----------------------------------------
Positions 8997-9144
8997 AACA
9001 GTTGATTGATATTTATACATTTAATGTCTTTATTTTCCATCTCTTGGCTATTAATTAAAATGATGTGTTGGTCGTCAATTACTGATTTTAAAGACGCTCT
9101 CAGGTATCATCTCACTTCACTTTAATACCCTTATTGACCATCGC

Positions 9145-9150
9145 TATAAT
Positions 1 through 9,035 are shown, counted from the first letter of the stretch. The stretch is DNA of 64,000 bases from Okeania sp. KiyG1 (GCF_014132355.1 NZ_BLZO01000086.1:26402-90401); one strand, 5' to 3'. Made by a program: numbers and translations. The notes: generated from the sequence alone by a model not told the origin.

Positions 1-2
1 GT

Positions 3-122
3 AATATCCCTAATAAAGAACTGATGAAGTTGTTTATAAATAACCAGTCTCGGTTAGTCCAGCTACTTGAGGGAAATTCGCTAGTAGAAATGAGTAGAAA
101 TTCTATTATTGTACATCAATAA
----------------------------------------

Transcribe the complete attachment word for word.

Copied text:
Positions 8997-9144
8997 AACA
9001 GTTGATTGATATTTATACATTTAATGTCTTTATTTTCCATCTCTTGGCTATTAATTAAAATGATGTGTTGGTCGTCAATTACTGATTTTAAAGACGCTCT
9101 CAGGTATCATCTCACTTCACTTTAATACCCTTATTGACCATCGC

Positions 9145-9150
9145 TATAAT
Positions 1 through 9,035 are shown, counted from the first letter of the stretch. The stretch is DNA of 64,000 bases from Okeania sp. KiyG1 (GCF_014132355.1 NZ_BLZO01000086.1:26402-90401); one strand, 5' to 3'. Made by a program: numbers and translations. The notes: generated from the sequence alone by a model not told the origin.

Positions 1-2
1 GT

Positions 3-122
3 AATATCCCTAATAAAGAACTGATGAAGTTGTTTATAAATAACCAGTCTCGGTTAGTCCAGCTACTTGAGGGAAATTCGCTAGTAGAAATGAGTAGAAA
101 TTCTATTATTGTACATCAATAA